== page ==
2nd Place: Beneath the Brave  by Amanda Fischer of Quince Orchard High School.Beneath the Brave 2nd place 2018.jpg
McIntosh: The visual imagery of this piece astounds the imagination. It was upon closer inspection I became aware of the form being ripped away to reveal a masculine physique underneath. 
Hill: The artist best utilized the theme and produced a very powerful statement. This piece is terrific in many ways. The artist created motion. I can sense the female flesh being removed from the male below. The addition of multiple hands tugging at the skin is a terrific metaphor.
Kenific: Done exceptionally well transitioning from female to male. Captures the theme. Object placement and color palette fit the mood. 


3rd Place: Goodnight Fall  by Sadie McBride of Quince Orchard High School. Goodnight Fall 3rd place 2018.jpg
McIntosh: I thought this was a nicely composed photo as I glimpsed at it initially, then I realized this was a painting. I was taken aback by how this artist was able to capture that focus of the sun and background landscape and maintain the focus of a trained camera’s eye to the foreground. Amazing!
Hill: This piece is so well done I initially thought it was a photograph. The depth and precision are absolutely amazing. I truly appreciate that the artist only represented a single, solitary leaf in the foreground. This represented the last moment of conversion from fall to winter.
Kenific: This piece is just stunning! Advanced techniques and beautiful work all around.



Honorable Mentions

Sewn Up  by Caleb Boyd of Springbrook High School.Sewn Up Honorable Mention 2018.jpg
McIntosh: I love the artist thought outside of the box with the media used. Very creative!
Hill: The artist created a very unique and thought-provoking piece. I appreciate the simplicity; it is really well done. The swirling red background adds depth. The folds of the resting manikin add realism, but the use of string and uneven stitching are absolutely brilliant.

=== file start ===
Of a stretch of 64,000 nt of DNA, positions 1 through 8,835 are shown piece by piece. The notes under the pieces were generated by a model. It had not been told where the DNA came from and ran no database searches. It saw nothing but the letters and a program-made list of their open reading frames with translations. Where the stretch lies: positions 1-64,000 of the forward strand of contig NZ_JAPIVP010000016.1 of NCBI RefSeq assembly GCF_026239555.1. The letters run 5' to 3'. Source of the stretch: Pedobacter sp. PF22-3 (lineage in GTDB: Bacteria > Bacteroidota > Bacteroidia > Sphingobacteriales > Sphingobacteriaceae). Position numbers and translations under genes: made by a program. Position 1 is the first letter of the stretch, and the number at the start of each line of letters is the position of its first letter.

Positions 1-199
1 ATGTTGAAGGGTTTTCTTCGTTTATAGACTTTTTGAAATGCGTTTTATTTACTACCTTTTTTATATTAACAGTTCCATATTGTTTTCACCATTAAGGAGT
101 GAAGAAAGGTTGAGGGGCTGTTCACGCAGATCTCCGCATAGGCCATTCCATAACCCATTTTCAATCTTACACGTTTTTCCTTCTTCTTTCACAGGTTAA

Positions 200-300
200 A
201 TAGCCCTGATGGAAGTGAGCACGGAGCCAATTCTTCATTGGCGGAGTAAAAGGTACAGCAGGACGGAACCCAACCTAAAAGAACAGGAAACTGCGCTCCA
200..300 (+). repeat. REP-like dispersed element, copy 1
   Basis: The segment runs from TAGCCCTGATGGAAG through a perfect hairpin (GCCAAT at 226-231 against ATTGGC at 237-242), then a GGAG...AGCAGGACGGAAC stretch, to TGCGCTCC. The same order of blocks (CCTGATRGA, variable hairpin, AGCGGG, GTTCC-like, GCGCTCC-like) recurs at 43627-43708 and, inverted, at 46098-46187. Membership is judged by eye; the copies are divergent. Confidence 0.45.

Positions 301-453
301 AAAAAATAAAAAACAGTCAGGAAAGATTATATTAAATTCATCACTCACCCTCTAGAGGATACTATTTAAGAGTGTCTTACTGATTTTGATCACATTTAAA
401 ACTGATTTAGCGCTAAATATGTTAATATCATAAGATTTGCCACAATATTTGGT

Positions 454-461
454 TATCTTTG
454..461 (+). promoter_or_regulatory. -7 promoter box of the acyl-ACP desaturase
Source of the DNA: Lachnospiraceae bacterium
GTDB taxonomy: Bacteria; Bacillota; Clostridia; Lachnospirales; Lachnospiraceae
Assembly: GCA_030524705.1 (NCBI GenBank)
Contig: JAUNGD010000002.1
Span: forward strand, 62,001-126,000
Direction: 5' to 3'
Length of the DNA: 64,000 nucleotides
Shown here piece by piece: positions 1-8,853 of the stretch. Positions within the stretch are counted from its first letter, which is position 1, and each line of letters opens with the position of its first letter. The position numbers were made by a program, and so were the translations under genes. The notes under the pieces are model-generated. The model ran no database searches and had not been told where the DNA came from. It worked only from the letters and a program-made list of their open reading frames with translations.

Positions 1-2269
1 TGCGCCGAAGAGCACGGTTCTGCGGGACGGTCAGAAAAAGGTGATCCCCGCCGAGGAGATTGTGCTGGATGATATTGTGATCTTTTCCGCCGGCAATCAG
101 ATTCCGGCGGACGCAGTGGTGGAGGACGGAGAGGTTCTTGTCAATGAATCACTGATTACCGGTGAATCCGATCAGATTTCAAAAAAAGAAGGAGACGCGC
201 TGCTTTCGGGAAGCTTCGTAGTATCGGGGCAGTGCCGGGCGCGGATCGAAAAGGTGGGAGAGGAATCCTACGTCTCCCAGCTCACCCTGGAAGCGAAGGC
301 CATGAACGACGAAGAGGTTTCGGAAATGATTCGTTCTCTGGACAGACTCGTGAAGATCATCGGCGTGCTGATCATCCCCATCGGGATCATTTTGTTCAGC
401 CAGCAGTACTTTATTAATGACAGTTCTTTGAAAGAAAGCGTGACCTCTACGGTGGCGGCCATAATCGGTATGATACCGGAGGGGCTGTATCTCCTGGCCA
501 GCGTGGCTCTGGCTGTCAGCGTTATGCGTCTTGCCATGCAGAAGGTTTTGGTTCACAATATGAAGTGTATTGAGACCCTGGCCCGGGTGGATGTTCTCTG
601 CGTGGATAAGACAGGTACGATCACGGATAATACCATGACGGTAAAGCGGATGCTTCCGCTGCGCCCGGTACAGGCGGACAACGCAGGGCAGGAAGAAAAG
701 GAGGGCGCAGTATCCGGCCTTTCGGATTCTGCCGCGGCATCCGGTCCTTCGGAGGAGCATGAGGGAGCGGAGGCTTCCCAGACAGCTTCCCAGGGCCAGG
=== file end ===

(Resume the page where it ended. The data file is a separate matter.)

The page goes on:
Kenific: Very dramatic piece. Wonderful colors. Great shadowing. Simplistic but effective. Love the canvas stitching to create more drama!


Brood X: Emergence  by Madeline Hook of Northwood High School.Brood X Emergence Honorable Mention 2018.jpg
McIntosh: As local to this area, the cicadas are one thing we look forward to hearing. This piece expresses that period nicely, down to the bird in the shadows with its eyes that line up with the tree knots and the thousands of airborne cicadas flying aimlessly.
Hill: The artist demonstrates incredible technique. The emergence of the cicadas and use of color are amazing. The addition of eyes to the trees and realism of the cicadas transformed this piece into a fantastical nightmare.
Kenific: So much going on to grab your attention. Beautiful subject matter. Good technique. A lot of details done very well. A lot of work went into this piece that needs to be appreciated.


White-Haired Girl  by Karen Lee of Quince Orchard High School. White-Haired Girl Honorable Mention 2018.jpg
McIntosh: Very well executed. I love how there is a story within the story of this piece.
Hill: The artist’s attention to detail created a world of imagination. I felt like I was looking through a window into a much larger world.
Kenific: Interesting piece with many thoughtful details to create a great overall subject.

CATEGORY: The Arts, K-12 Outreach, In The Community